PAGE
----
Does The Card Have A Fixed Or Variable Annual Percentage Rate? 

Fixed-rate cards have a consistent rate that was agreed upon at the start of the contract. Variable rate cards are usually tied to the prime-lending index. This means the APR of the card could change depending on rates set by The Federal Reserve.

What Is An EMV Chip, How Does It Affect Fraud Liability And Do You Need One? 

An EMV Chip is a microchip embedded within the credit card. This chip generates a unique code with every use of the card. Additionally, it protects stolen card data from being used on counterfeit credit cards. The EMV Chip won’t prevent all fraud. The chip does not have a role in online transactions, and therefore cannot protect a card from being input online fraudulently. As of 2015, banks that do not issue credit cards with EMV chips have become liable for credit card fraud in many situations. This change also shifted liability to merchants not using chip-reading devices for in-person transactions. In examining facts about starter credit cards, you should look for the presence of an EMV chip.

What Types Of Fees Are Typical Of Credit Cards? Related image

Many credit cards have an annual fee. This is a fee paid to the credit card company just for having a card with them. Another common one is the late payment fee. This fee is typically applied when the minimum payment is not made to the company by the due date. Don’t be afraid to ask a company to waive an annual fee. While it’s less likely, companies will sometimes also waive late fees once the account is up to date.

How Is The Card Interest Calculated? 

Interest on a card is calculated using the annual percentage rate of the card and the average daily balance. This means that the interest accrued on a card can change daily throughout a month. At the end of the month, the total of the interest accrued daily is what is tacked onto the account balance.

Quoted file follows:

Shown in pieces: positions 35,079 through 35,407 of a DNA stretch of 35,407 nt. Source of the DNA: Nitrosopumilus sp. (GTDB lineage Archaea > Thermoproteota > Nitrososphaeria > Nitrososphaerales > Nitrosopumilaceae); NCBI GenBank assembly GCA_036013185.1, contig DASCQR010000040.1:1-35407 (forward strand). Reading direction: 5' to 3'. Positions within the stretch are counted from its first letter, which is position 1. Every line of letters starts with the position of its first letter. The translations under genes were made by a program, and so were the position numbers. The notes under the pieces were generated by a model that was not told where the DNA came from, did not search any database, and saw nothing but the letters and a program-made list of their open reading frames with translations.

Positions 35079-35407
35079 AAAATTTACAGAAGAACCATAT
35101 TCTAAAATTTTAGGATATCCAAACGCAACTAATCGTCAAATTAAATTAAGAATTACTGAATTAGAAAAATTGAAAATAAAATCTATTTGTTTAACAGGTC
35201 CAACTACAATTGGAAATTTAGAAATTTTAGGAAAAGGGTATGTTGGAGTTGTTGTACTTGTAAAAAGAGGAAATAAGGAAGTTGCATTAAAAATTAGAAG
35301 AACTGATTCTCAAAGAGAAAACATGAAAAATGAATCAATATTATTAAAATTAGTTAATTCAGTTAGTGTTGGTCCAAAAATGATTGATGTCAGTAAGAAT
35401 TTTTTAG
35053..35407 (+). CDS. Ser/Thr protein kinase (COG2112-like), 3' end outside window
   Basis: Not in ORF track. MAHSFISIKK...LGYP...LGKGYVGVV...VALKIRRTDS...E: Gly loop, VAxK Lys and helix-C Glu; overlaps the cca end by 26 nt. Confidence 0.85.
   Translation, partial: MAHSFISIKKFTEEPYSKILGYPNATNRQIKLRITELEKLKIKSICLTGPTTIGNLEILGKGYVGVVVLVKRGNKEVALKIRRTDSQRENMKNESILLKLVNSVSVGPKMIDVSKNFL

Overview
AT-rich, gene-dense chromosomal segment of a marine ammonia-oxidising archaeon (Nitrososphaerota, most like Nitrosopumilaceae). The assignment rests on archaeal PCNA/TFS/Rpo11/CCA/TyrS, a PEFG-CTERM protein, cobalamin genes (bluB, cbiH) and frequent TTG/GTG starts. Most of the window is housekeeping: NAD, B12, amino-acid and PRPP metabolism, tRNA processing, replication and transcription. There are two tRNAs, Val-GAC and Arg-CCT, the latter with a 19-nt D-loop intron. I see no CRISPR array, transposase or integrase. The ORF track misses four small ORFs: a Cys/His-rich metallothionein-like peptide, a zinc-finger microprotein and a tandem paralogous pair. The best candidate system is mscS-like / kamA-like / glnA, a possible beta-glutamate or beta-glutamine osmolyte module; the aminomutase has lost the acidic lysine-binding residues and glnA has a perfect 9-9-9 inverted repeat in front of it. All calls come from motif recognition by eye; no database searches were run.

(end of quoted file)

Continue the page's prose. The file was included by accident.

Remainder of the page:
Do I Need To Carry A Balance On The Card To Build Credit? 

This is a common misconception about building credit. You do not need to carry a balance in order to build good credit. Simply using the card and paying it off at the end of each billing cycle is enough to build your credit. In many situations paying off a card’s balance, each month builds a credit score more efficiently than carrying an unpaid balance. The above information is not only helpful when comparing starter credit cards, but when examining any type of card.

Image result for first credit card illustrationWhat Should I Watch Out For When Using These Cards? 

Responsible credit card holders should examine their statements from the company closely each month, even if the card hasn’t been used. A user might develop a history of responsible card usage and become eligible for a card limit increase. Some creditors charge a limit increase fee. Prior to accepting a limit increase, be sure to ask if there is an associated fee. Perhaps your card has an annual fee that was waived the first year. Don’t assume that the fee will be waived again at the start of the second year. If you’re assuming you don’t have an account balance because you haven’t used the card recently, you could end up with a delinquent bill and adversely affect your credit score.

Ensure Each Transaction Listed On Your Statement Was Made By You 

This one is fairly self-explanatory. If your credit card statement doesn’t seem correct to you, then go line by line through the purchases. Making this a habit could help you quickly identify credit card fraud and recoup money from any purchases you didn’t make. Should you be traveling, make sure to check your card statement even more frequently than you might normally.

Watch Your Credit Score 

Getting a starter credit card was probably all about building a strong credit history and raising your credit score. Make sure that’s what your card is doing. Consumers should be checking their credit score 3 times a year. If your credit score has inexplicably gone down, you will want to examine why. Is there a credit card payment you forgot about? Was there fraud on your card that went unrecognized? Don’t stop without getting to the bottom of it.

Time To Decide

Obtaining your first credit card can be a huge step towards financial independence for a young person. It can also be a step towards credit catastrophe. Armed with the information above, you should now be able to choose your first credit card with confidence. Not only that, but you won’t be afraid to ask the company to waive some fees either.